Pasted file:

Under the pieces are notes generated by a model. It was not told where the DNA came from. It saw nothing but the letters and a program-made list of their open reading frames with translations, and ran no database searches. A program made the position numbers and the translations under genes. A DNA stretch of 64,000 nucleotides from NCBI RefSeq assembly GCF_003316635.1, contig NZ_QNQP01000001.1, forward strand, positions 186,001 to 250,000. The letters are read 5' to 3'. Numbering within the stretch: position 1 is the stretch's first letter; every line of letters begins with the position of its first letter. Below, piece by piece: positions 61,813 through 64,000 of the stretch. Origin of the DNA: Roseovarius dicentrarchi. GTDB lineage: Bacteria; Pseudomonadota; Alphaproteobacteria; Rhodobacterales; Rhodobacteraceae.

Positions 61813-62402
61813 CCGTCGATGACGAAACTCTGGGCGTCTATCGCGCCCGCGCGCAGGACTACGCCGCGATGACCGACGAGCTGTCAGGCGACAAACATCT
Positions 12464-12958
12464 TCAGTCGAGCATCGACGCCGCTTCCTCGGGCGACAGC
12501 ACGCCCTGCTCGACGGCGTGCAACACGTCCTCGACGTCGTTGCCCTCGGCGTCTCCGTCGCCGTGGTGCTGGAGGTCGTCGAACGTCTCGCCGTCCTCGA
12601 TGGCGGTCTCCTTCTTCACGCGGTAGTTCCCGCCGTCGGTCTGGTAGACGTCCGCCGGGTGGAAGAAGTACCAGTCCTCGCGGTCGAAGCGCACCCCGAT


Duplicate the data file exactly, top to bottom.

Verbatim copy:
Under the pieces are notes generated by a model. It was not told where the DNA came from. It saw nothing but the letters and a program-made list of their open reading frames with translations, and ran no database searches. A program made the position numbers and the translations under genes. A DNA stretch of 64,000 nucleotides from NCBI RefSeq assembly GCF_003316635.1, contig NZ_QNQP01000001.1, forward strand, positions 186,001 to 250,000. The letters are read 5' to 3'. Numbering within the stretch: position 1 is the stretch's first letter; every line of letters begins with the position of its first letter. Below, piece by piece: positions 61,813 through 64,000 of the stretch. Origin of the DNA: Roseovarius dicentrarchi. GTDB lineage: Bacteria; Pseudomonadota; Alphaproteobacteria; Rhodobacterales; Rhodobacteraceae.

Positions 61813-62402
61813 CCGTCGATGACGAAACTCTGGGCGTCTATCGCGCCCGCGCGCAGGACTACGCCGCGATGACCGACGAGCTGTCAGGCGACAAACATCT
Positions 12464-12958
12464 TCAGTCGAGCATCGACGCCGCTTCCTCGGGCGACAGC
12501 ACGCCCTGCTCGACGGCGTGCAACACGTCCTCGACGTCGTTGCCCTCGGCGTCTCCGTCGCCGTGGTGCTGGAGGTCGTCGAACGTCTCGCCGTCCTCGA
12601 TGGCGGTCTCCTTCTTCACGCGGTAGTTCCCGCCGTCGGTCTGGTAGACGTCCGCCGGGTGGAAGAAGTACCAGTCCTCGCGGTCGAAGCGCACCCCGAT